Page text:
China’s central bank and financial regulators have offered additional funds to banks, prodding them to help manufacturers and businesses pull through an economy that is being hobbled by the twin burdens of a trade war and the nation’s worst health crisis in nearly two decades.
The bank regulator will ensure that small and medium enterprises (SMEs) get access to the 537 billion yuan (US$77 billion) of credit lined up to help them pull through the business slump caused by the coronavirus outbreak, the China Banking & Insurance Regulatory Commission (CBIRC) said during a press conference in Beijing.
Companies that can restart production as soon as possible when their workers return from their extended Lunar New Year holiday, will receive the support of the People’s Bank of China, to the extent that a “small increase” of non-performing loans owed to banks will be “tolerated,” the central bank said at the same press conference.
“A financial credit support [system] has been offered to enterprises, while help for areas hit hard by the novel coronavirus has been strengthened,” the CBIRC’s vice-chairman Liang Tao said.
The joint press conference, also attended by the State Administration of Foreign Exchange (SAFE) is the latest round of state support that has been lined up to prevent the world’s second-largest economy from going into a tailspin. Economic growth, which already slowed to 6 per cent in the fourth quarter, is likely to sputter further in the three months ending in March, as an estimated 50 million workers were homebound since late January amid a viral outbreak, disrupting production of everything from clothing to toys and crucial components.
The viral outbreak, which sickened more than 66,000 people in mainland China and killed more than 1,500, has put consumer demand under pressure, and exerted a burden on price stability because of the delay in full production, said the Chinese central bank’s deputy governor Fan Yifei.
“The People’s Bank of China’s monetary stance is unchanged, and it will maintain a prudent monetary policy,” Fan said. “We will take measures to deal with problems immediately, and we are confident that it will not lead to large-scale inflation in China.”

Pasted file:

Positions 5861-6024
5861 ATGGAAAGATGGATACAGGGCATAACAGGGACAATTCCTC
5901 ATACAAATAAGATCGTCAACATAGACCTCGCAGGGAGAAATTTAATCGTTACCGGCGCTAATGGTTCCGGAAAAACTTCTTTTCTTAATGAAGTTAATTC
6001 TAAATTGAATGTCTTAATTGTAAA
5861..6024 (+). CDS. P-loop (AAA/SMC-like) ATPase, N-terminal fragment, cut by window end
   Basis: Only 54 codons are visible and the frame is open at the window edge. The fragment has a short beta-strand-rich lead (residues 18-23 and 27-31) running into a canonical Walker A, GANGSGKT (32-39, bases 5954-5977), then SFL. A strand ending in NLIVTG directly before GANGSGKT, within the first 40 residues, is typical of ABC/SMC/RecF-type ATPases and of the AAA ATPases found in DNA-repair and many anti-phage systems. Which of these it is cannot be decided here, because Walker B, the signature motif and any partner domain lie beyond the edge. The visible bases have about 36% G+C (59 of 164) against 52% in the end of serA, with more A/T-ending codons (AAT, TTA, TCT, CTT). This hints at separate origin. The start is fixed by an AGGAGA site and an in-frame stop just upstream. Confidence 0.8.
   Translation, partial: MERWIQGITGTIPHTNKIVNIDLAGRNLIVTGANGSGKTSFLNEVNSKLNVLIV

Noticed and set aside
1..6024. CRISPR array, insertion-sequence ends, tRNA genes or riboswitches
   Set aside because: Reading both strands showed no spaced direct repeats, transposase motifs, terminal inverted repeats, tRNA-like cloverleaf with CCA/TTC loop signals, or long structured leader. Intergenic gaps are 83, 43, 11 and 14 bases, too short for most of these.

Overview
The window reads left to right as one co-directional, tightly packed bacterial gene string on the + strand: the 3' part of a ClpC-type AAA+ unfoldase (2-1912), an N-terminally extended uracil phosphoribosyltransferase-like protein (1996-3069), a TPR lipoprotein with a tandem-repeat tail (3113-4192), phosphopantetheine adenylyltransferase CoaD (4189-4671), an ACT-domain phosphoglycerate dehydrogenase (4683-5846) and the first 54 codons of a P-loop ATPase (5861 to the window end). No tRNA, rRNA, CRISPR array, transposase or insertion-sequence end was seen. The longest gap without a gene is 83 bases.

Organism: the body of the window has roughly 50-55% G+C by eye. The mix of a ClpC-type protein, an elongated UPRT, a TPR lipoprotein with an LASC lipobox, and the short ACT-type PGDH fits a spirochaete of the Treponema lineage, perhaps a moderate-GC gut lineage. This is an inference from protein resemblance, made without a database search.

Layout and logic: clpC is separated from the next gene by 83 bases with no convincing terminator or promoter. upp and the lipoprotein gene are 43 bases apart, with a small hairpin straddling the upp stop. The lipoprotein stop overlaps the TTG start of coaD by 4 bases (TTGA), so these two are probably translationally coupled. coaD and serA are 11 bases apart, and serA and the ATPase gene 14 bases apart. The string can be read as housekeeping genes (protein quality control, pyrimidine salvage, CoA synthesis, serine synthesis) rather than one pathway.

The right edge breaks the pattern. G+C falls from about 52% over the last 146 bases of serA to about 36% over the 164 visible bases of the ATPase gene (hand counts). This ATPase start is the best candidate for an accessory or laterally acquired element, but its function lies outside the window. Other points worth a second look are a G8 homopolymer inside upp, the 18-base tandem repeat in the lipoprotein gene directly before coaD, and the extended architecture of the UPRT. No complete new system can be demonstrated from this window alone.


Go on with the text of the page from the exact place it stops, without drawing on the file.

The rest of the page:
About 85 per cent of small and medium enterprises would collapse within three months if they did not receive and financial infusion, according to a survey by the Peking and Tsinghua universities, covering 995 SMEs in the country.
The financial regulators are taking no chances, instructing the nation’s state-owned lenders to keep their financial taps open to help manufacturers and service providers pull through, as their businesses dissipated. Similar relief programmes are in place in Hong Kong.
The People’s Bank of China injected 1.7 trillion yuan into the financial system early this month and is expected to continue liquidity support through open market operations.
The Industrial and Commercial Bank of China (ICBC), the country’s biggest lender, said last Tuesday that it has issued 43 billion yuan of loans since January 24 to combat the outbreak and help companies resume production.
The banking regulator would allow for a “grace period” for unpaid loans to be kept off banks’ books, the CBIRC said. The regulator said it would be “flexible” in its regulatory reviews of banks whose borrowers were affected by the coronavirus outbreak, known as Covid-19. It would also accelerate lending and credit support for key investment projects, while supporting small and private firms hit by the virus outbreak.
“We have been prepared in the bad loans … and are confident to deal with the related problems in a stable way,” said Fan.
China is bearing the brunt of the global coronavirus outbreak, which can be traced to the Hubei provincial capital of Wuhan, as 99 per cent of the afflicted and fatalities had occurred within the country. Still, 600 people in 28 countries and regions from Egypt to Sweden had caught the virus.
The current epidemic has surpassed the 2003 outbreak of the severe acute respiratory syndrome, or Sars, with five times the number of infected patients. The outbreak 17 years ago wiped 2 percentage points off China’s quarterly economic growth pace, slowing the economy from 11.1 per cent in the first quarter when the disease was reported, to 9.1 per cent in the subsequent three months.
As the virus has spread from Wuhan, authorities have taken unprecedented steps to control the outbreak, locking down more than a dozen cities in Hubei province alone. Elsewhere in China, citizens had been ordered to work from home, while public space from cinemas to Walt Disney’s theme park in Shanghai were instructed to shut.
China’s December inflation accelerated in January, with the Consumer Price Index (CPI) rising 5.4 per cent from a year earlier, faster than December’s 4.5 per cent increase, according to the National Bureau of Statistics. January’s gauge, coinciding with the Lunar New Year shopping season, was the highest point since October 2011.
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